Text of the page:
All of the Best Basic Facts about the Great Lakes
If you live in Michigan, also known as The Mitten State, you are probably already pretty familiar with the great lakes. The lakes are: Lake Huron, Lake Ontario, Lake Michigan, Lake Eerie, and Lake Superior. As a whole, the 5 Great Lakes hold about 20% of the world’s fresh water supply. Lake Superior holds about half of that on its own! Let’s take a short tour of these massive, magnificent bodies of water.
Lake Michigan is my favorite Great Lake, as I have lived within an hour’s drive from it my entire life. It is the only Great Lake entirely inside the United States, and boasts the most freshwater dunes in the world. Here are some more fun facts about Lake Michigan:
- In terms of surface area, Lake Michigan ranks 3rd out of the 5 Great Lakes.
- It is the 6th largest freshwater lake on the planet!
- The deepest recorded point of Lake Michigan measures 923 feet deep!
- The area surrounding the lake is often referred to as the “Third Coast”.
- Technically, Lake Michigan and Lake Huron are one body of water; they connect in the straits of Mackinac.
- The islands of Lake Michigan are almost exclusively located on the north end.
- 12 million people make the lakeshore home, with the majority in Chicago and Milwaukee.
- The Petosky stone, the state stone, can only be found on the northern beaches of Lake Michigan.
- Two ferries serve as a quick way directly across the lake for passengers and cars.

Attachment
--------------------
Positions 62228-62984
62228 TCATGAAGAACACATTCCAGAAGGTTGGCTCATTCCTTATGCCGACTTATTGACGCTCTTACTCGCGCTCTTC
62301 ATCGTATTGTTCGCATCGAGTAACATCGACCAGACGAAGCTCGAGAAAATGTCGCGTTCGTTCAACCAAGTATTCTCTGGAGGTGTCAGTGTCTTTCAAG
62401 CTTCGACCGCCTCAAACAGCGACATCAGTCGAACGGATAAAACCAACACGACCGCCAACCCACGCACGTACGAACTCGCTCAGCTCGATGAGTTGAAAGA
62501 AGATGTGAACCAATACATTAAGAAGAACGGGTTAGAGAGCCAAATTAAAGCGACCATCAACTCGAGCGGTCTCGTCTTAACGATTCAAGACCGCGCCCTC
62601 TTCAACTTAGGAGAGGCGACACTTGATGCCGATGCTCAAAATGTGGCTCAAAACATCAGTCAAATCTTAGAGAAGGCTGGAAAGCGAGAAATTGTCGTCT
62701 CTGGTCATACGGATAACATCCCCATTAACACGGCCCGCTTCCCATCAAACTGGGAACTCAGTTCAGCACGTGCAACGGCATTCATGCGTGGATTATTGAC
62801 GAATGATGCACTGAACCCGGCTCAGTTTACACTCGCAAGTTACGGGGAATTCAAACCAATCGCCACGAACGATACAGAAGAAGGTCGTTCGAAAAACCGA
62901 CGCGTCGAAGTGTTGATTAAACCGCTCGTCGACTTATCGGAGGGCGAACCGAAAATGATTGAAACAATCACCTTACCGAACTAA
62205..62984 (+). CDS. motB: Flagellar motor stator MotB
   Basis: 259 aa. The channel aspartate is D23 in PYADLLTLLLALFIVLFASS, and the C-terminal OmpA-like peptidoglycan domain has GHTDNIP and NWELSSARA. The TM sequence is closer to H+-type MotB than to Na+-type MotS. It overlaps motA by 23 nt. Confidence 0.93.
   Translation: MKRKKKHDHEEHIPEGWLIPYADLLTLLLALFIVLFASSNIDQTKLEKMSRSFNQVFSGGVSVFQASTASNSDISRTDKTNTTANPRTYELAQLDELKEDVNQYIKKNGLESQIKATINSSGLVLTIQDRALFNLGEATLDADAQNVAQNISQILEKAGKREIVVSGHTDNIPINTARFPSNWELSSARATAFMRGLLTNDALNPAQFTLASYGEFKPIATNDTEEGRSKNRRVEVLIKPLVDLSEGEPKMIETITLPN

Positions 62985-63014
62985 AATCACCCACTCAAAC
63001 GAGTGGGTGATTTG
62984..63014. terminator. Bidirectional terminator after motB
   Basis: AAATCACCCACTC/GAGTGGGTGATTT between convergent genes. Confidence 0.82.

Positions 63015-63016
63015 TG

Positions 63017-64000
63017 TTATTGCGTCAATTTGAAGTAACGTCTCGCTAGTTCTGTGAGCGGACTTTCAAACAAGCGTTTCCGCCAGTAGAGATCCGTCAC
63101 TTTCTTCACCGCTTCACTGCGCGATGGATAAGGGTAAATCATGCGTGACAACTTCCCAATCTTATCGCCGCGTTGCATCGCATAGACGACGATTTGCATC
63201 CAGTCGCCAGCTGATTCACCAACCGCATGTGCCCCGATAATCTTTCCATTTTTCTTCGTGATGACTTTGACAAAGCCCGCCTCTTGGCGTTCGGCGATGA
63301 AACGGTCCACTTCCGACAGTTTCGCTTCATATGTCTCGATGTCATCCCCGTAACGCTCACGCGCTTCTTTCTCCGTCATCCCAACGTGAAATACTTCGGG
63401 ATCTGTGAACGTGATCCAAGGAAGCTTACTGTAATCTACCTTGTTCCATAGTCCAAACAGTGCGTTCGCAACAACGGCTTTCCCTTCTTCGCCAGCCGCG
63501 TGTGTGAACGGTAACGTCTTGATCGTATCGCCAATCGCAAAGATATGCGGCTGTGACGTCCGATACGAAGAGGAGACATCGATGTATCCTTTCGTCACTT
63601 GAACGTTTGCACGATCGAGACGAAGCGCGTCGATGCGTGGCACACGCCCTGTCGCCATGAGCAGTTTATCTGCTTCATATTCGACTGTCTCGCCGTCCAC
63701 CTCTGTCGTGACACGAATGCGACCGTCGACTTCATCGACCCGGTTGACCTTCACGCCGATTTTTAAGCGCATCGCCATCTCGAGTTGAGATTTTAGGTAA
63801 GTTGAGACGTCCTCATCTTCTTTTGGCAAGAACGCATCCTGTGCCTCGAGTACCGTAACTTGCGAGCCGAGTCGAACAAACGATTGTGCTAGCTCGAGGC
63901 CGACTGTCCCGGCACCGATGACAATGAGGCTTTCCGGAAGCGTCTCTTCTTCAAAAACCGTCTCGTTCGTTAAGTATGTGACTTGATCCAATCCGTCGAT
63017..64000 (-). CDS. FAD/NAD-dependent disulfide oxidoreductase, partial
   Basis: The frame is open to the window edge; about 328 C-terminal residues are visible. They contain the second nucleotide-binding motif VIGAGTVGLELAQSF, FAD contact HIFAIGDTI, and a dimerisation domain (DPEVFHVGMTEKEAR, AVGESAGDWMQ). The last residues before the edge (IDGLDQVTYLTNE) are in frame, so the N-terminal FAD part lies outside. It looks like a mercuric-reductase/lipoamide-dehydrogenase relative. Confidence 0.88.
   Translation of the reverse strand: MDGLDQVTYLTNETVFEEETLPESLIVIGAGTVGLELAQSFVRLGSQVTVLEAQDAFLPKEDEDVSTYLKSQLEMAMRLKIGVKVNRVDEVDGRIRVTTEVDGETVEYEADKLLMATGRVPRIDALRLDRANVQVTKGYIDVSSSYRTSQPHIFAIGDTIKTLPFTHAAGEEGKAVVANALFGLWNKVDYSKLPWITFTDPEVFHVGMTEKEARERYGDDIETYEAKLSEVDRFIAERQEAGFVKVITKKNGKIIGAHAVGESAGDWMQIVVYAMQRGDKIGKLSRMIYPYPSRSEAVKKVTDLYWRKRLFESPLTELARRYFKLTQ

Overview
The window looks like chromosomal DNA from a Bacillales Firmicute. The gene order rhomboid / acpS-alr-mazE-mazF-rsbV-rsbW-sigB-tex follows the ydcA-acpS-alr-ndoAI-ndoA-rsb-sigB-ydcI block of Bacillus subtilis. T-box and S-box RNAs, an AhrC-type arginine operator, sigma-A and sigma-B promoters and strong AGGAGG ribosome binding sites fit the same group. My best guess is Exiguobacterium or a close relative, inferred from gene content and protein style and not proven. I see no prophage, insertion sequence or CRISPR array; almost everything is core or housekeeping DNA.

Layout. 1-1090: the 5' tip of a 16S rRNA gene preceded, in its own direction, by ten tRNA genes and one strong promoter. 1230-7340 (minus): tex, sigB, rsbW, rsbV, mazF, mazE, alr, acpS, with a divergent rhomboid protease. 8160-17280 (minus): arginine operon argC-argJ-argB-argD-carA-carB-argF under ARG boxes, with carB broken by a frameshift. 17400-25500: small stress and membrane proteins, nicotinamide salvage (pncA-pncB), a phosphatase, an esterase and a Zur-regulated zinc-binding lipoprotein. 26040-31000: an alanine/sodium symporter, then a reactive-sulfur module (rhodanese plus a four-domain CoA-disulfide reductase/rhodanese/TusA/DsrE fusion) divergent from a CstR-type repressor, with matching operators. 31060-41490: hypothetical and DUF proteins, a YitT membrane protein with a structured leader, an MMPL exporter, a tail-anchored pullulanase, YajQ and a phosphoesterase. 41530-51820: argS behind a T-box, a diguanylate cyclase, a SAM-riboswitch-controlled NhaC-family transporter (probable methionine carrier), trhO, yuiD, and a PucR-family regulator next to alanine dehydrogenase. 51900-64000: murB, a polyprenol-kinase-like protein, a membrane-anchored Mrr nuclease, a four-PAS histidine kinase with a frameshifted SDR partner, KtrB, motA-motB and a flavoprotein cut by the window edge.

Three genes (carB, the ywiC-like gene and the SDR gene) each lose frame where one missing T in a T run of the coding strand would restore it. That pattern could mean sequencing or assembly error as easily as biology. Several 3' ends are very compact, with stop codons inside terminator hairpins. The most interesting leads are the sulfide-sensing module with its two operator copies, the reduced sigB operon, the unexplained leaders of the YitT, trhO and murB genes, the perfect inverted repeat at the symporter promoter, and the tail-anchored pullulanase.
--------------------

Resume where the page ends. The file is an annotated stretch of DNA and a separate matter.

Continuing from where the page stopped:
- Lake Michigan was created by glaciers during our last Ice Age.
What a spooky name for a lake! The name for Lake Erie came from the Erie people for a Iroquoian word “erielhonan” that means “long tail”. Lake Erie is located below Lake Huron and is an outlet for the Detroit River. Some more unique facts about Lake Erie include:
- The surface area of Lake Erie measures to just under 10,000 square miles, at 9940.
- The name long tail refers to the shape of the body of water, as it looks like a tail.
- The deepest point of Lake Erie measures at 210 feet. Of all the Great Lakes, this is the shallowest.
- Even though it is the warmest of the Great Lakes, Lake Erie is the one that freezes over the most often.
- Lake Erie was the location of much combat during the War of 1812, and even had a base called Fort Erie.
- More walleye than any other lake in the world call the western shores of Lake Erie home.
- Lake Erie produces more fish than all of the other four Great Lakes combined.
- The water flowing into the lake from the Detroit River, makes up 80-90% of the total water volume.
- Lake Erie touches four U.S. states: New York, Pennsylvania, Ohio and Michigan.
- The main output of Lake Erie goes into Niagara Falls.
Lake Huron got its name from French traders who decided to call the body of water Huron, after the natives that lived there. It is the second largest Great Lake, and is located on the east coast of Michigan. A few cool tidbits of information about Lake Huron include:
- There are several sinkholes in Lake Huron. A sinkhole is an area with a high sulfur level, and low oxygen levels.
- More than a thousand sunken shops speckle the bottom of Lake Huron. You can even take tours to see 22 of them on a boat with a glass bottom!
- One of the most popular characteristics about Lake Huron is the water’s clarity.
- Lake Huron plays host to the world’s largest freshwater beach, Wasaga Beach.